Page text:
The Winter night sky over Gold Butte National Monument is filled with the brightest stars that we can see all year long. I know it is cold out there, but cold air is actually much clearer than warm air so the stars will shine like you have never seen them before.
Maybe you just want to take a quick look and then run back to that warm and comfy sleeping bag. OK, look low in the West just after sunset and before it gets completely dark. Do you see that bright object up there? That is the planet Venus and it is the most brilliant object in the night sky besides the moon. As Winter progresses she will get higher and higher in the western sky. By February or March it will be very easy to spot so do not give up if you miss her in November or December.
Everybody can find the moon, so look for it when it passes Venus towards the end of each month. Watch a thin sliver of a crescent moon glide by Venus, over the course of a couple of nights, low in the West after sunset. You will have to be in a place where you can see low into the sunset without trees or your house in the way.
If you want to brave the cold for a little longer, there is plenty to see up there. You might want to get away from lights, especially those distracting Christmas lights, to get an unimpeded view of the cosmos above. Orion is a great starting place and one of the easiest constellations to find. Look for 3 bright stars all in a row. That is his belt and there is nothing else up there quite like it. Then look for four stars in a big rectangle around the belt.
The star at the upper left corner of Orion is Betelgeuse, a truly super-sized star. Can you see its reddish color? Millions of our suns would fit inside. Astronomers tell us to watch for it to explode any day now. Their interpretation of any day is twenty or thirty thousand years from now.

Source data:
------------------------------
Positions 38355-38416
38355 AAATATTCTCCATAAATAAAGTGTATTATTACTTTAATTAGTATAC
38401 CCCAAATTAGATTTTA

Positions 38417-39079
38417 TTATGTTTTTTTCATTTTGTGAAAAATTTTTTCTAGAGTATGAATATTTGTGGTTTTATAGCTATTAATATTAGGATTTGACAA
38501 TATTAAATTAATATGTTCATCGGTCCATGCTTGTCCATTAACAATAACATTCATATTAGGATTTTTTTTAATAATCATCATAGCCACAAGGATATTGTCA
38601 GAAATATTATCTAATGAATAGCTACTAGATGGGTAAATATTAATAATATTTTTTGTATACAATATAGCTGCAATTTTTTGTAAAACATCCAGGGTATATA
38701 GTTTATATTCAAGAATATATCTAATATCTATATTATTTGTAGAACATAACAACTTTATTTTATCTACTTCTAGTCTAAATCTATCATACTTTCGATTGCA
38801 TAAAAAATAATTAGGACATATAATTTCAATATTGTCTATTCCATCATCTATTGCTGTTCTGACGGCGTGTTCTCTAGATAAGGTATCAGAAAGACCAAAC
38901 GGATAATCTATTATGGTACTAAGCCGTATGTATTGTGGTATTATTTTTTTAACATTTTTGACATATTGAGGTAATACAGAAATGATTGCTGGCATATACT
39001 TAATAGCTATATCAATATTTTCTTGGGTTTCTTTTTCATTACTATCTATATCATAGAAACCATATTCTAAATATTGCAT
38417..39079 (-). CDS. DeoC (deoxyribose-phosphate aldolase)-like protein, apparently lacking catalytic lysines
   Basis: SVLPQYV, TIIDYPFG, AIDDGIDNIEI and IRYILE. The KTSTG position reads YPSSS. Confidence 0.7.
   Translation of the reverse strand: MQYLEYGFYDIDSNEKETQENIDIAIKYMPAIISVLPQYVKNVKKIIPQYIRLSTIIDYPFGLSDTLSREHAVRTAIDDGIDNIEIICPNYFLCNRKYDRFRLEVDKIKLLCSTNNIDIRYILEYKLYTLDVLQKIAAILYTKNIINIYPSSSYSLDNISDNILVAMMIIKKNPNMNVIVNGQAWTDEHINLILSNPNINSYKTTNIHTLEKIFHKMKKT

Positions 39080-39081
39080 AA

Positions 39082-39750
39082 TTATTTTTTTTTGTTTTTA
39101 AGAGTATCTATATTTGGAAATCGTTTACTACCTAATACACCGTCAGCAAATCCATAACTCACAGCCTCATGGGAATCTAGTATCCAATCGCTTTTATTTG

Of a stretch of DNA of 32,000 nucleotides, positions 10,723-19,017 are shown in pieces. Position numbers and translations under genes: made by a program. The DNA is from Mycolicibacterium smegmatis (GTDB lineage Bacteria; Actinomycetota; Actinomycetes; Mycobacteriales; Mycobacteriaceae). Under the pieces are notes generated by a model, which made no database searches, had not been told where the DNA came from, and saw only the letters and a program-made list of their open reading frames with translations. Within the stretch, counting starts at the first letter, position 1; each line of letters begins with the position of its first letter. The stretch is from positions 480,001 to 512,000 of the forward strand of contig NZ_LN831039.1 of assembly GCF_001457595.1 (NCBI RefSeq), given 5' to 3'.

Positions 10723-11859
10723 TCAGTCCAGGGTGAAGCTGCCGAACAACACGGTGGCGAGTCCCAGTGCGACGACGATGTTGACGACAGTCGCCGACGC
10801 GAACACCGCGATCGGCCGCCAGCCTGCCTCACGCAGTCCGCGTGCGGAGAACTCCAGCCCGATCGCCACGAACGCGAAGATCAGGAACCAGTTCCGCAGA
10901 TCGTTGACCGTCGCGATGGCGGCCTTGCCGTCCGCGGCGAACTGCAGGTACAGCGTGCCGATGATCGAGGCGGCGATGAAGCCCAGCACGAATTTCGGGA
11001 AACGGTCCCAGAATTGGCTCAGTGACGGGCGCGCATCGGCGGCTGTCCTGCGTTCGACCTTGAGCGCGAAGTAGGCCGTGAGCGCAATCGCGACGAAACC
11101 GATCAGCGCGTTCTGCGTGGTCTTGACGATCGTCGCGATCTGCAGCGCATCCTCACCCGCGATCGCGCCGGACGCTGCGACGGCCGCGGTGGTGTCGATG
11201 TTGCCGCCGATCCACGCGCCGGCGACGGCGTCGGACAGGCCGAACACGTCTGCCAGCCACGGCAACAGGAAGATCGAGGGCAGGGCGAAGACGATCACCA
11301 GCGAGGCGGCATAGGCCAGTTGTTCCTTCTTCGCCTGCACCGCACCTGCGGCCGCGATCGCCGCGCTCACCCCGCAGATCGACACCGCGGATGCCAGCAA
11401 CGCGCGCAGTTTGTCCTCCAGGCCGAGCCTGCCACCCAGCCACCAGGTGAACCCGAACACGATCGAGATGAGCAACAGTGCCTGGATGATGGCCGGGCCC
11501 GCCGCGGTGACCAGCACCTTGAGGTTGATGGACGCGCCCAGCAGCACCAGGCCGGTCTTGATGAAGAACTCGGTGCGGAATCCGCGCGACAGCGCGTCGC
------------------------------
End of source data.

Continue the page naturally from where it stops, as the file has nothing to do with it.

Do you feel like you are not getting enough sun during these cloudy Winter days? Maybe you should consider moving to Rigel, the bright star on the lower right corner of Orion. That star is so bright a sun bather would get decades worth of tanning in just a few minutes. Be sure to bring your sunscreen.
Line up the three stars in the belt and point down and to the left to the brightest star in the sky. Is it bright because it is a really bright star or because it is close to us? We can’t really tell looking up at what appears to be a two dimensional dome above us. Turns out it is close, closer than any other star we can easily see up in the sky. Its name is Sirius and if you can book a nonstop flight there, you will have plenty of time to catch up on all that reading you have been meaning to do. The journey will take you about ten million years.
Be sure to check out the Pleiades, everybody’s favorite little star cluster. Look above and to the right of Orion for a tight grouping of dimmer stars about the size of the full moon. On a clear moonless night they look like sparkling diamonds sprinkled on black velvet. Most people can see five or six of them, but actually there are about three thousand bunched together. A pair of binoculars will show you dozens.
If you really want to go deep into the vast universe beyond us, see if you can spot our home in the big, big view above, the Milky Way galaxy. it appears to us as a glowing band of light stretching from North to South across the sky. It is so far away that the light from it has taken thousands of years to get here. What you are looking at is the combined brilliance of billions and billions of suns.
The old saying goes that on a clear day you can see forever, but that is nothing compared to how far you can see on a clear night. Up in the North find a W about the size of your outstretched hand. That is Cassiopeia, the Queen. Go South from that W again about the length of your hand to an oblong fuzzy spot. A pair of binoculars will help you to pick it out. If you can find it, congratulations, you have achieved the naked eye challenge. That little spot is the most distant thing the human eye can pick out. The light you are seeing has taken a couple of million years to get here from another whole galaxy way, way out there.
Have fun in the cold this Winter, and be sure to take in the big picture above.
By Dave Ward
Dave is a Friends of Gold Butte volunteer and along with his wife Teresa is an Archeological Site Steward for the Nevada State Historic Preservation Office.